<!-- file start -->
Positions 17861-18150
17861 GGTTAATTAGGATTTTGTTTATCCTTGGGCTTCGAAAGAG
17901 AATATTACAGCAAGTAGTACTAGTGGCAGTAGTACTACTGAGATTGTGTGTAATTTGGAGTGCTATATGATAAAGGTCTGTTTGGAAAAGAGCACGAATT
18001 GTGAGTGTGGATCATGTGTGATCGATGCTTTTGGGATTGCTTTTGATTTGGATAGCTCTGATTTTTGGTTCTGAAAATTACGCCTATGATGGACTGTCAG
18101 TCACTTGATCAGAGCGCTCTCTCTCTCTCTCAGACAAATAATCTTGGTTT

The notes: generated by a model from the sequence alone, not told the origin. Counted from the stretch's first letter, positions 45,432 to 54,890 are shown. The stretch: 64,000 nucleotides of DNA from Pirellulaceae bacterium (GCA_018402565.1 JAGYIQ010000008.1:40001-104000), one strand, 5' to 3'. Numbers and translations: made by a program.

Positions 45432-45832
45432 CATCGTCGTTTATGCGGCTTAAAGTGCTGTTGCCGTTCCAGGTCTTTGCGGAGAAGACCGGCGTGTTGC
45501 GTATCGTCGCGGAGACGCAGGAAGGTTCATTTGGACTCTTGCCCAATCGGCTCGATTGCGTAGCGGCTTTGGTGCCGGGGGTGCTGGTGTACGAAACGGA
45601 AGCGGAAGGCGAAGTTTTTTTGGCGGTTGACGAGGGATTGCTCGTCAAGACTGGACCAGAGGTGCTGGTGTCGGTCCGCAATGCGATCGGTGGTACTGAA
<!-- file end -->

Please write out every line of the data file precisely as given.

Positions 17861-18150
17861 GGTTAATTAGGATTTTGTTTATCCTTGGGCTTCGAAAGAG
17901 AATATTACAGCAAGTAGTACTAGTGGCAGTAGTACTACTGAGATTGTGTGTAATTTGGAGTGCTATATGATAAAGGTCTGTTTGGAAAAGAGCACGAATT
18001 GTGAGTGTGGATCATGTGTGATCGATGCTTTTGGGATTGCTTTTGATTTGGATAGCTCTGATTTTTGGTTCTGAAAATTACGCCTATGATGGACTGTCAG
18101 TCACTTGATCAGAGCGCTCTCTCTCTCTCTCAGACAAATAATCTTGGTTT

The notes: generated by a model from the sequence alone, not told the origin. Counted from the stretch's first letter, positions 45,432 to 54,890 are shown. The stretch: 64,000 nucleotides of DNA from Pirellulaceae bacterium (GCA_018402565.1 JAGYIQ010000008.1:40001-104000), one strand, 5' to 3'. Numbers and translations: made by a program.

Positions 45432-45832
45432 CATCGTCGTTTATGCGGCTTAAAGTGCTGTTGCCGTTCCAGGTCTTTGCGGAGAAGACCGGCGTGTTGC
45501 GTATCGTCGCGGAGACGCAGGAAGGTTCATTTGGACTCTTGCCCAATCGGCTCGATTGCGTAGCGGCTTTGGTGCCGGGGGTGCTGGTGTACGAAACGGA
45601 AGCGGAAGGCGAAGTTTTTTTGGCGGTTGACGAGGGATTGCTCGTCAAGACTGGACCAGAGGTGCTGGTGTCGGTCCGCAATGCGATCGGTGGTACTGAA